Keenan and Daria, off Key West Bight, in front of a GM pick-up truck currently out of service.  Looks like maybe it belongs to someone on the local dinghy dock.

Not much compares to Key West’s raw charm and eclecticism, especially when you arrive by boat.  It’s like jumping into a Carl Hiaasen novel, smack in the middle of a lively chapter.  The people – characters really – are so colorful, which is why we’ve loved driving down here in our Jeep, with top down and bikes in tow, for years.

Lots and lots of weathered fishermen, big fish, and even bigger fish tales.  The dinghy dock at a local watering hole on Key West bight is something to behold.  If dogs come to look like their owners (or is it the other way around?), the axiom probably holds more true for dinghies and their owners.  Some are hanging on to the dock by a thread, floating day to day, bumping into others, dinged-up, blistered, barnacled, bandaged, duct taped, fed awful fuel, leaking, listing to one side or the other, and just generally in need.  And you should see the dinghies!

So, how’d we get here?  On Sunday, Jan. 9th, we departed Boot Key Harbor on Vaca Key at first light and were offshore just about in Hawk’s Channel by sunrise.  With a 15 knot tail wind and following seas, we averaged 8-ish knots and arrived at a city mooring field off Garrison bight around 2:30 pm (1430), a 45+ nautical mile journey.  This particular mooring field is exposed to NE winds, and we had ‘em nice and strong upon arrival.  Fortunately, no ocean swell this side of Key West; but, still a strong Gulf side chop.

After settling, going through our mechanical and electrical shut-down checks, we lowered Mudcat (Keenan works the davit like a veteran crane operator), drove the dink into town, and toured the thumping heart of the city on foot with the kids.  Can we print all we saw?  Nah.

We returned to Muddy Waters past 9:00 pm (2100) in choppy seas, a honking headwind, and a pitch black night.  Kids were terrific and jumped to their tasks (lines, fenders, etc.) without us saying a word.  Although we’ve sailed a fair amount over the years off Miami, the Bahamas and Virgin Islands, we’re really just getting the hang of everything on Muddy Waters and Mudcat.  Keenan and Daria take turns driving the dinghy, and Jennifer and I worry that if one of us is called upon to drive it, we won’t have enough hours behind the wheel to know what to do.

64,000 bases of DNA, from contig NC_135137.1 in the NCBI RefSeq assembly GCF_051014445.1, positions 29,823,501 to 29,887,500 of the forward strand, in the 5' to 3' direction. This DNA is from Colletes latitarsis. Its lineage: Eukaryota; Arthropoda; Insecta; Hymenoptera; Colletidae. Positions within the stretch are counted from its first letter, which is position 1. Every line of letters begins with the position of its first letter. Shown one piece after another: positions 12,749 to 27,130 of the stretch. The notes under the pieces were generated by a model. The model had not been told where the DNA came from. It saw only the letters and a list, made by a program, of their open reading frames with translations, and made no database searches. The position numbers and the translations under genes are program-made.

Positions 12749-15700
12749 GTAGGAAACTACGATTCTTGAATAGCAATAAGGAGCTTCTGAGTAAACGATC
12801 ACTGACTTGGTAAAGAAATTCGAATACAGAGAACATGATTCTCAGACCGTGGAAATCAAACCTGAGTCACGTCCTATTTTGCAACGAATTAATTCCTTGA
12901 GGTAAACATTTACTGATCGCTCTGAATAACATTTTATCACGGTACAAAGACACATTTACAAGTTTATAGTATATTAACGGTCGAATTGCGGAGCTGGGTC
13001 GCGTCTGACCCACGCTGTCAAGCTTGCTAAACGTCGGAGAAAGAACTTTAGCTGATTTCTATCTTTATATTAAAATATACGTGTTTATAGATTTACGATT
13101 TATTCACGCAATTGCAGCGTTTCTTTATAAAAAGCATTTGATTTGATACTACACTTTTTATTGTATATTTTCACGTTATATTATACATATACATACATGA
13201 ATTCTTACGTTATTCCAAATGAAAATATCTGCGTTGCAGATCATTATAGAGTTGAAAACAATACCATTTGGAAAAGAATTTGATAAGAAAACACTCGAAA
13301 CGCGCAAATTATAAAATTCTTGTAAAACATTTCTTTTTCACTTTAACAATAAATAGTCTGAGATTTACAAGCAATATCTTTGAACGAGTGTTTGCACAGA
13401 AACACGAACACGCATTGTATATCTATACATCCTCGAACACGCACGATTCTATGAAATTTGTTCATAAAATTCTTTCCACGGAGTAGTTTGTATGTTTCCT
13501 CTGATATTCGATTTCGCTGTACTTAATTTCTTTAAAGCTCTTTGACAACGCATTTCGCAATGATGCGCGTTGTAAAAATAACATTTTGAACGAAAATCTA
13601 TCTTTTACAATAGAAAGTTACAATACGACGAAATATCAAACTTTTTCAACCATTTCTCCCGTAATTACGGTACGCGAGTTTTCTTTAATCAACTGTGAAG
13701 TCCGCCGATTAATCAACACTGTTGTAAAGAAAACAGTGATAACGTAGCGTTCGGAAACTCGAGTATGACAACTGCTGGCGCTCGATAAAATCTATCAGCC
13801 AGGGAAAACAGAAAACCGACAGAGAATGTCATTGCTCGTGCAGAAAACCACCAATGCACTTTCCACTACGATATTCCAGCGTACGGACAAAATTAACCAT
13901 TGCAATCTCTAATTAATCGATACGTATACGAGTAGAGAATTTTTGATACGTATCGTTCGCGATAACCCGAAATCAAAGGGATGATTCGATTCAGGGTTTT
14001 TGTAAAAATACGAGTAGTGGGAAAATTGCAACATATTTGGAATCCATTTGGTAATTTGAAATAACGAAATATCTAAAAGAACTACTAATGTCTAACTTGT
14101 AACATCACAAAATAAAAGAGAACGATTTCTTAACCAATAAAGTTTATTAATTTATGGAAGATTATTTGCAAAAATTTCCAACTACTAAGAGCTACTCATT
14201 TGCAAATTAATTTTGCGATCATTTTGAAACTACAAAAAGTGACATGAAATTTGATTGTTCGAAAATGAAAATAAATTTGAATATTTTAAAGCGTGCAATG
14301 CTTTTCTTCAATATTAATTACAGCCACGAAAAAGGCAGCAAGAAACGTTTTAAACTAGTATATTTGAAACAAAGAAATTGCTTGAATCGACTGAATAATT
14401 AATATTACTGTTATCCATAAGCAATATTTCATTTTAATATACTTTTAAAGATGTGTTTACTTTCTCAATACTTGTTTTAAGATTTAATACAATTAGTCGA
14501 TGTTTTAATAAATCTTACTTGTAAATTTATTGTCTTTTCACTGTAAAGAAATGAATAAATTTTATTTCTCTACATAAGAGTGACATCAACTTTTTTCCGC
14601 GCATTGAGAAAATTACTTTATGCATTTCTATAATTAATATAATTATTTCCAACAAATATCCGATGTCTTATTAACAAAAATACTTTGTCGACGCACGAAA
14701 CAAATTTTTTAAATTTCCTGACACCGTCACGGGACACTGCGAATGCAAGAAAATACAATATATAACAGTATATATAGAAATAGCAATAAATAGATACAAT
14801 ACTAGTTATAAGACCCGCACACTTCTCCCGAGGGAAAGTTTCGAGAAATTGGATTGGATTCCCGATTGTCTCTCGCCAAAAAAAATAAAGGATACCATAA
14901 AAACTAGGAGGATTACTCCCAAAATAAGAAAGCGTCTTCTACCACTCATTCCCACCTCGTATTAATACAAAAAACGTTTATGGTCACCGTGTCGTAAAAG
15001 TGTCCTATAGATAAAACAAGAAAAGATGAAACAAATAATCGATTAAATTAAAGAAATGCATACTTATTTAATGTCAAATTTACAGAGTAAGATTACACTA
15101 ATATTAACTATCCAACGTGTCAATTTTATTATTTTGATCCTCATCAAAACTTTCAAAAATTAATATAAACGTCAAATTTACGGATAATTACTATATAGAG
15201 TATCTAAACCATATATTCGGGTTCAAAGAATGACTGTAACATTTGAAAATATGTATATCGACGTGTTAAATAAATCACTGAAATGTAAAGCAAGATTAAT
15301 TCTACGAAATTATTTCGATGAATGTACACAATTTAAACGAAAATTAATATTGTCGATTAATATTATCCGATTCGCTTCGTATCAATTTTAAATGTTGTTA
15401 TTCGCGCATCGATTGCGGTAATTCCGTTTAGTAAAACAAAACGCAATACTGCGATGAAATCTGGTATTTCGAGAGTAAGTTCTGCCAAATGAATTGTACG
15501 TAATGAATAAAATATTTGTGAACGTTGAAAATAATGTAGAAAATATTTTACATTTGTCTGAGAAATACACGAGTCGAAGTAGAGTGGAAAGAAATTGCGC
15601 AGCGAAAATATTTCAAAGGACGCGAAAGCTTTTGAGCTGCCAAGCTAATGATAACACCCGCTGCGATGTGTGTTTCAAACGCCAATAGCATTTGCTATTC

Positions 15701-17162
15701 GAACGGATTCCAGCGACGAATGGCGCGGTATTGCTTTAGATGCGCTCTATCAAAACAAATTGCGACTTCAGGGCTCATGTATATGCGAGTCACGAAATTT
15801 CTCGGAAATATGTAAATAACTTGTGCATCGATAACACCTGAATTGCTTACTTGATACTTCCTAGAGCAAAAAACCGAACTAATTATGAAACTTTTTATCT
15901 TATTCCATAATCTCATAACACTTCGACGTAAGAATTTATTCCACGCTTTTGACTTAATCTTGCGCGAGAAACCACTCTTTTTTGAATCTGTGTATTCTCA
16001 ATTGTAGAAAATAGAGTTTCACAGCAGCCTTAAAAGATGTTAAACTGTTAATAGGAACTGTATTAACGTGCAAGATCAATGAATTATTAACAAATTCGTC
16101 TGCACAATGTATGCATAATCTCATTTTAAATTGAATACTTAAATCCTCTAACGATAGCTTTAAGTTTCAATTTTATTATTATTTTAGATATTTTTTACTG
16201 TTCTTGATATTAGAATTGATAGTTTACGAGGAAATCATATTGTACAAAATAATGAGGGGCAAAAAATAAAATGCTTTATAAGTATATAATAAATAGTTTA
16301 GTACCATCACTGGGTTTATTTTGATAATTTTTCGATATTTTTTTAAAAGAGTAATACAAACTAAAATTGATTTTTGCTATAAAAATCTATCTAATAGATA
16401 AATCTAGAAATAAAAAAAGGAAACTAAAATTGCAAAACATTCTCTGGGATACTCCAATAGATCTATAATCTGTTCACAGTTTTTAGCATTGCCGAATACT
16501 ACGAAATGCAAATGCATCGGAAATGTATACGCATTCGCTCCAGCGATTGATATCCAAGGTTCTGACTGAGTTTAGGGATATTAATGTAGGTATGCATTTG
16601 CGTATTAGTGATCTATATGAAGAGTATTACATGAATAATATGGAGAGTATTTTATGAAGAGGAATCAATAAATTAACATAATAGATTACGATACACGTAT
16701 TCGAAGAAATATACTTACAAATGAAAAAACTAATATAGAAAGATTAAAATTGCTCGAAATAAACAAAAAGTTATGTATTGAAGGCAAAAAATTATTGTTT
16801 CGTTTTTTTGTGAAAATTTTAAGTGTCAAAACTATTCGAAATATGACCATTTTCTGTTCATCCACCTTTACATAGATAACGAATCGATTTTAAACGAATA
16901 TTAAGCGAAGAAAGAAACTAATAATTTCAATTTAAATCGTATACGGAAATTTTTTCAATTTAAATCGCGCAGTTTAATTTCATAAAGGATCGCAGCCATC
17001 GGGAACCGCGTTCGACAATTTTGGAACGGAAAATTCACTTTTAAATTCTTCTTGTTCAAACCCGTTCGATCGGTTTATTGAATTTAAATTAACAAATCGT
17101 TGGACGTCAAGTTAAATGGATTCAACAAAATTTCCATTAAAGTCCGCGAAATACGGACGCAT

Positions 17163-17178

We returned to shore Monday under much calmer conditions, this time with our four folding bikes, and Jennifer found an organic produce market and cafe where we drank up cactus juice and fresh coconut milk, and generally gobbled-up a lot of good green stuff guaranteed to keep us on the go.  If you know what I mean.

We also took the kids through the Truman Annex (former U.S. Navy base and Truman winter retreat) and then into the Hemingway House, where we enjoyed a terrific tour of the grounds where Ernest Hemingway lived for nine years and where “Papa” composed most of his life’s major literary works.  It was a nice field trip for the kids’ home schooling, and Jennifer and I bought a few Hemingway books to read, or read again in some cases.  Naturally, we bought Old Man and the Sea for the kids.

Jennifer just finished a book on Hemingway’s first of four wives.  (Thank you to Vivian of Books & Books in Miami Beach, our favorite book shop, for the book.)  We’ll write more soon about Keenan and Daria’s home schooling curriculum so you can follow – and encourage and even contribute to – their studies.  We hope they’re learning lots.  The teachers are.

We have a weather window today, before a cold front currently icing up the southeast United States comes our way and brings big winds and waves on our nose.  Having touched-base at mile-marker 0 in Key West, we’re now traveling E and then NE back to Marathon under sunny skies and in 70 degrees, calm seas, and light and variable winds.